As of July 1, all Indiana high schools will be required to offer ethnic and racial studies as an elective course at least once every school year under Senate Enrolled Act 337. Act 337, a bill authored by Sen. Greg Taylor, D-Indianapolis, was signed into law last week by Gov. Eric Holcomb during a private signing ceremony.
The bill’s passage in Indiana comes at a time when many states are rethinking the significance of this sort of curriculum. In 2010, though Republican legislators in Arizona authored a bill (that later became law) banning Mexican-American studies courses from the classroom, other states, like Oregon and California, have begun working on legislation that would bring this curriculum to students.
Chrystal Ratcliffe, NAACP’s Indianapolis chapter president, said the initial focus was on Black history, but the group expanded its approach.
“It started with the idea of requiring teaching of African-American history in Indiana schools and became a multi-cultural education requirement with the support of IUPUI professors and a diverse coalition,” said Ratcliffe. “We are grateful to Senator Taylor for his persistence and leadership on this issue.”
Garry Holland, the chapter’s interim education chair, Ratcliffe and others in the organization worked with African-American, Native American, Latino and Asian cultural education experts to successfully push for passage of the law, the result of four years of advocacy in the Indiana General Assembly.
A study released last year by the Stanford Graduate School of Education, which focused on students in an ethnic studies pilot program in San Francisco, revealed that students who participated in the course had higher attendance, better grades and earned more credits toward graduation than their peers who didn’t participate.
“The positive emotional development that this course can lead will help create more well-rounded students,” said Holland. “Being well-rounded is the foundation for being productive citizens in the state of Indiana, the nation and the global community.”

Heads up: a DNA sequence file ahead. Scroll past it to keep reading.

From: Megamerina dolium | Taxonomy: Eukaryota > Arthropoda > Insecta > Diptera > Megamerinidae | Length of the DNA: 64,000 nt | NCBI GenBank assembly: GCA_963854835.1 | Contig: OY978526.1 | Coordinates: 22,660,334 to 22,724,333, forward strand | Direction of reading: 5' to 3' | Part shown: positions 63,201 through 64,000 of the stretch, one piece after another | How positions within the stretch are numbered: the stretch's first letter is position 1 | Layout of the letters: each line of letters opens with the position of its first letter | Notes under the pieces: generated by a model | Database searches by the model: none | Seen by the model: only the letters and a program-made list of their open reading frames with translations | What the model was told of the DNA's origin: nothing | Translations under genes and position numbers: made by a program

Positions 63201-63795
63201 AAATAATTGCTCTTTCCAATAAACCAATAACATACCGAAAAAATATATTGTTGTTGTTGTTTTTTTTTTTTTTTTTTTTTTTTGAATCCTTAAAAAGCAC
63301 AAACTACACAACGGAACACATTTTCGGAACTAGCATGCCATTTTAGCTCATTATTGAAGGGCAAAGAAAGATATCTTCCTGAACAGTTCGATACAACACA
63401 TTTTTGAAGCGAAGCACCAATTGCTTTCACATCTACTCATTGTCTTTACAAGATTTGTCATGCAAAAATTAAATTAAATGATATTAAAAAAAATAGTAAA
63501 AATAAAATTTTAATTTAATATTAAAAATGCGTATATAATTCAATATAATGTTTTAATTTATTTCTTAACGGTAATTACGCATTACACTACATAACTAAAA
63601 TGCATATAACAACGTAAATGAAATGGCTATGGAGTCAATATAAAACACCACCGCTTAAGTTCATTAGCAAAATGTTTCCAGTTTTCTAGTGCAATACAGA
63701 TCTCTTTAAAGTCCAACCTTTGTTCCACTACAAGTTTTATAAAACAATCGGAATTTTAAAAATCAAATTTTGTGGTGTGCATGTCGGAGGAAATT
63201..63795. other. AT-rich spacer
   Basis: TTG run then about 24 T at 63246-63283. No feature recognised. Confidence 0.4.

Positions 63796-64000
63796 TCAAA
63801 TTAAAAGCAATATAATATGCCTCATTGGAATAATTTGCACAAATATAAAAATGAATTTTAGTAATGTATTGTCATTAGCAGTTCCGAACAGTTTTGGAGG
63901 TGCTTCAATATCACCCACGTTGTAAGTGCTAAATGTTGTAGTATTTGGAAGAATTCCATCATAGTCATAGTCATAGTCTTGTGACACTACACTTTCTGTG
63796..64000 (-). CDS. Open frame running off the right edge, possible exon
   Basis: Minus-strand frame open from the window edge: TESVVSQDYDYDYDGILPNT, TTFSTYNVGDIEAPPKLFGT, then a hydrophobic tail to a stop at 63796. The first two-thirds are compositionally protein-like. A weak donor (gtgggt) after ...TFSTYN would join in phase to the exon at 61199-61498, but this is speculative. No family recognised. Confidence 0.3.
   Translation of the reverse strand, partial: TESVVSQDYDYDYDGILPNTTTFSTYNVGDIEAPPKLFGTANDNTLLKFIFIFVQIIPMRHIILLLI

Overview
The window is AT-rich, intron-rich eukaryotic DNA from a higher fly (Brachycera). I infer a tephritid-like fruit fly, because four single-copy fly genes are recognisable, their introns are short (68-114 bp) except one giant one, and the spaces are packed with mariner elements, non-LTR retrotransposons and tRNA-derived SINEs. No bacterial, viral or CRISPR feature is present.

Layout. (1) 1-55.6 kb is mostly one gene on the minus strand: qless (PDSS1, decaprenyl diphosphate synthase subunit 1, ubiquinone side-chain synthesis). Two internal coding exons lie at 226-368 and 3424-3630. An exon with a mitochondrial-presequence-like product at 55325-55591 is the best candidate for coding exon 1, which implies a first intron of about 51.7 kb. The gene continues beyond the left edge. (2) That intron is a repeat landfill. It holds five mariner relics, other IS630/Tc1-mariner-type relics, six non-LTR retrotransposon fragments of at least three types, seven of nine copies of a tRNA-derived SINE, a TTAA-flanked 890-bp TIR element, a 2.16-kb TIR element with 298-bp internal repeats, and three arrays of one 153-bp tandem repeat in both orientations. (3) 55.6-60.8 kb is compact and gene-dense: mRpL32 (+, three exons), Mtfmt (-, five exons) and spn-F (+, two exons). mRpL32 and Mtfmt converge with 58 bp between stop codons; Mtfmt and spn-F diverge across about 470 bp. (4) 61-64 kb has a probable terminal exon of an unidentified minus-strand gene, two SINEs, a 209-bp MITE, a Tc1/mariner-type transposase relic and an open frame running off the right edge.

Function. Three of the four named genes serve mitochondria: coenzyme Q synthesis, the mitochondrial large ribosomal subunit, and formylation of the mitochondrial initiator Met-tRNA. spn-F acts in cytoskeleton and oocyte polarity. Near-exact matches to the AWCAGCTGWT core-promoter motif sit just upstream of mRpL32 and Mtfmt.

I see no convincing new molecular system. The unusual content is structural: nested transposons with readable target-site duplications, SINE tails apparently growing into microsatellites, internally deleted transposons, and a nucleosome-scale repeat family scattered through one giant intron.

Various educators and community leaders lent their voices to the cause.
“The perseverance of the NAACP and its supporters will result in the implementation of much-needed ethnic studies in Indiana high schools,” said David Suzuki, an Asian studies professor at IUPUI. “For students who are often marginalized in our textbooks, it is important that they are provided a depth of understanding of the contributions to human endeavors that were and are made by people with whom they can identify.”
Rosa Tezanos-Pinto, director of the Spanish program at IUPUI, said, “High school students will now learn about the history and accomplishments of the various cultures living in Indiana. This instruction will be pivotal in creating awareness of other cultures’ interests and contributions — a knowledge essential to prepare our students for a global era.”
Charmayne Champion-Shaw, a member of the Cheyenne tribal group and director of Native American and indigenous studies at IUPUI, said advocates must pay attention to the new law’s implementation.
“It is critical to consider our next steps,” she said. “We must invest and engage in important conversations about authentic and diverse curriculum development so that we don’t enforce existing and problematic stereotypes by our well-meaning, but culturally homogenous, educational system.”